Though I have every confidence many black and white Obama apologists will continue to keep him removed from their justified wrath over the state killings.
Eric Sommer (aforementioned) calls these police killings epidemic. But he puts them into a broader context of the militarization of US society and the violence of US imperialism abroad. It is estimated that half the federal budget is devoted to the military.
“A large amount of military equipment bought with this money has been turned over to civilian police departments, perhaps out of fear that declining living standards in the US could lead to mass unrest by American working people.”
Sommer reveals that in 2013 alone $450 million of military equipment was transferred to civilian police departments. WTF? Is the epidemic of police on civilian violence really “unintended consquences”?
US citizens more and more are becoming the “identified” enemy of the US government and its ruling class overlords.
Jerry White in “Obama backs continued militarization of local police forces” points out that something called "program 1033" in the National Defense Authorization Act of 1997 arms civilian police forces. The result? To paraphrase White: At given times tanks are seen rolling down the streets of American cities. Police are seen threatening to kill American citizens with automatic weapons. A no fly-zone is at times implemented to prevent helicopters from filming mass arrests and the devastation of our First Amendment right to assemble and protest.
White also cites an Owellian Obama asserting “I do not want a militarized police culture in America” at the same time he supports program 1033, what White himself refers to as “the urban warfare program.”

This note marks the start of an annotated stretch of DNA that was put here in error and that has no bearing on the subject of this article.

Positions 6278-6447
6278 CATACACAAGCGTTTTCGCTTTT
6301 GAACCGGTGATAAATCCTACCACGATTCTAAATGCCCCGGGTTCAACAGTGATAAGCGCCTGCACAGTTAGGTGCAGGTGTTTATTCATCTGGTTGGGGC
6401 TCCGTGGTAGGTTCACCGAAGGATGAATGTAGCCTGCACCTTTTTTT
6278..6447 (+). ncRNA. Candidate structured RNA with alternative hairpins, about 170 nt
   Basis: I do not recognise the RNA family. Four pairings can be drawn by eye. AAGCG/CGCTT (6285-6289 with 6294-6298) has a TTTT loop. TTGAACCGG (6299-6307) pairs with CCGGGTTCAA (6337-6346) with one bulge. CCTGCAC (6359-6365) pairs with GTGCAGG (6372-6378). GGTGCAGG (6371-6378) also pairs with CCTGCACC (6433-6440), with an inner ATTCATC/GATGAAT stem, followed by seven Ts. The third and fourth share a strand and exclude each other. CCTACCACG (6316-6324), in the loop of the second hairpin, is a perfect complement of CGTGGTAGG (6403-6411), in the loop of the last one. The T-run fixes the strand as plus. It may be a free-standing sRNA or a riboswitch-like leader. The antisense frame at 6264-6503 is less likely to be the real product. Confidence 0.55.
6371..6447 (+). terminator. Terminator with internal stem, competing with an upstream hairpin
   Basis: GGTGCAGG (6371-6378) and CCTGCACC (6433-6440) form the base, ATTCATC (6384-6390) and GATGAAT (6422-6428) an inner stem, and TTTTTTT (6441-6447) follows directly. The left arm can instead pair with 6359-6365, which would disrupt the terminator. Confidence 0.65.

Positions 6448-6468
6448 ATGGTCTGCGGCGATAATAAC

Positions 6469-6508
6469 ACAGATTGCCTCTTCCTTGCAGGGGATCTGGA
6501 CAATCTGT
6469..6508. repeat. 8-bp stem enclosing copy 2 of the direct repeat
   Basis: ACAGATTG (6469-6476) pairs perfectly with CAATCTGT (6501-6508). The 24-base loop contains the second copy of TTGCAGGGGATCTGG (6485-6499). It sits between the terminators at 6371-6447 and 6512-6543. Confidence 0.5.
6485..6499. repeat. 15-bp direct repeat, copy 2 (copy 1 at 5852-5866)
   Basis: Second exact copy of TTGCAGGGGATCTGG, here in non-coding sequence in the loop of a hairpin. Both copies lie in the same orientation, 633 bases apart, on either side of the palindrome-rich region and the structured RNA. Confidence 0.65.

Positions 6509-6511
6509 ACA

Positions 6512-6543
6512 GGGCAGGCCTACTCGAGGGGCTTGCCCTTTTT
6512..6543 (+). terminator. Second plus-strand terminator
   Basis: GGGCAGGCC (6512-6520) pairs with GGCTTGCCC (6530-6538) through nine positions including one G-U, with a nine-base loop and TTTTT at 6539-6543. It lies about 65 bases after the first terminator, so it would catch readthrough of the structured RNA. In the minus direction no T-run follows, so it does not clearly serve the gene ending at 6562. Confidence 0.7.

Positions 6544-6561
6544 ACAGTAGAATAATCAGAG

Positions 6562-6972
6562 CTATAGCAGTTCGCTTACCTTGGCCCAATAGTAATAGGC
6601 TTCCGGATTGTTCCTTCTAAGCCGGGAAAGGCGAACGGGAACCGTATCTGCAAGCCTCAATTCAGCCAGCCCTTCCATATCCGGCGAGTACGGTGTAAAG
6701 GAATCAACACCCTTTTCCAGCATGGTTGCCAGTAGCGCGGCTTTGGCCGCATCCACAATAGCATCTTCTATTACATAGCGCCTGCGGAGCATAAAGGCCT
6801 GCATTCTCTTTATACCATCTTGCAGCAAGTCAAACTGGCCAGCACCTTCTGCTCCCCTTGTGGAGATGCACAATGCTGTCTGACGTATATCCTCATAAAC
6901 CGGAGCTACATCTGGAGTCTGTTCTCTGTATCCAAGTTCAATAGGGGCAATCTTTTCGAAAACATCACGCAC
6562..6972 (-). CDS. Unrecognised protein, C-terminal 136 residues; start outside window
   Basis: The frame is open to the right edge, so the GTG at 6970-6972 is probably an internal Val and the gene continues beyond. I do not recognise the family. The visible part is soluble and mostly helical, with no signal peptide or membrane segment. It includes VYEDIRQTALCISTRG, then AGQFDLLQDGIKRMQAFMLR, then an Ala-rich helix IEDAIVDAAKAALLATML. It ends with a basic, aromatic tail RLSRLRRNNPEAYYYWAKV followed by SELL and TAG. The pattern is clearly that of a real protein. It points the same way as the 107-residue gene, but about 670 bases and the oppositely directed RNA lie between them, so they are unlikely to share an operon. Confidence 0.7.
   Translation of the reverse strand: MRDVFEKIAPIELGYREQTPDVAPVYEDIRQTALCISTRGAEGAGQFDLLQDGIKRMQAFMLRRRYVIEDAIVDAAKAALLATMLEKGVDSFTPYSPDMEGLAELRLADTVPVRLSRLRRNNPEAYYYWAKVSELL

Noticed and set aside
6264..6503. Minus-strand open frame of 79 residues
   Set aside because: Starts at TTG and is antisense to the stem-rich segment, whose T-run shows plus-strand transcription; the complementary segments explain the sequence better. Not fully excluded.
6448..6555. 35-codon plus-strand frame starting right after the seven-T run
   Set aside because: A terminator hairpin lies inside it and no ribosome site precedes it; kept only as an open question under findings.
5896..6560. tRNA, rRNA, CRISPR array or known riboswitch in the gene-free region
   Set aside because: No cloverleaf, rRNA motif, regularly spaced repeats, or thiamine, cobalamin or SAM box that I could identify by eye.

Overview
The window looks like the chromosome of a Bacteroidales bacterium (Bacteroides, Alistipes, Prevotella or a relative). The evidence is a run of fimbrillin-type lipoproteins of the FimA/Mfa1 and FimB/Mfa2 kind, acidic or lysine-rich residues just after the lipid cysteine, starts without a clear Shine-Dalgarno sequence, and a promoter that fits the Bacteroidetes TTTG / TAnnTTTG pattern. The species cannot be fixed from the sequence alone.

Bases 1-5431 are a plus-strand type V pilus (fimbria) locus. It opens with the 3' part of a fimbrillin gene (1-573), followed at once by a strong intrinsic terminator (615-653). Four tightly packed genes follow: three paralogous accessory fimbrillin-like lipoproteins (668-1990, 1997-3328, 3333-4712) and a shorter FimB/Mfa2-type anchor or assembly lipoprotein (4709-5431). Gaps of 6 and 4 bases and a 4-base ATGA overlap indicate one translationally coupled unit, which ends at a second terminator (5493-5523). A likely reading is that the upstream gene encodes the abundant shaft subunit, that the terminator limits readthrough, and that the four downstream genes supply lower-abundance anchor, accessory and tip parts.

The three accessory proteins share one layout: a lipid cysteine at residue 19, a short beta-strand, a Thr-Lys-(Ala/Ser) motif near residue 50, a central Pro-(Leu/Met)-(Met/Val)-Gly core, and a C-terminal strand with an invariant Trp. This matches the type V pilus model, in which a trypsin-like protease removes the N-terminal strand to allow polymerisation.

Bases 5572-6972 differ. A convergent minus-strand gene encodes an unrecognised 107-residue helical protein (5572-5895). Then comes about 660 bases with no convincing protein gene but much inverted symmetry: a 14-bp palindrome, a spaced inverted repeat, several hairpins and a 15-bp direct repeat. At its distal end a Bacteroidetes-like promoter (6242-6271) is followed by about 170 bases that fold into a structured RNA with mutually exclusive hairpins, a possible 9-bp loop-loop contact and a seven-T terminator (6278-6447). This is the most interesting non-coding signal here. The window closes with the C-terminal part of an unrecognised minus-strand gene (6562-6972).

Obama is now talking about body-worn cameras for police and expansion of police training. Obama also wants a Task Force to promote so-called "21st century policing." Obama's choice for the Task Force co-chair is Philadelphia Police Commissioner Charles H. Ramsey, who White insists is “notorious for trampling over democratic rights.” Obama claims he wants to integrate federal and local law enforcement. Right. We know the slick realpolitik behind Obama-type "community organizing." The citizens' interests and rights are not brought to the proverbial table. Obama along with political cronies beholding to the corporate elite want further integration of military, federal and local police to have even more effective, efficient and fascistic control over all of us justifiably enraged masses, supposedly potentially threatening to the predatory capitalists and their pimped politicians.
White asserts that the US war on terror has come home. And like the innocents abroad labeled as terrorists, more and more of us will be seen that way. The media will do all it can to enable this. Well, let's seriously face it, massive numbers of black people are already undeservedly incarcerated.
More from Jerry White on the media misdirection and whitewash of the killing of Michael Brown and US police state authoritarianism: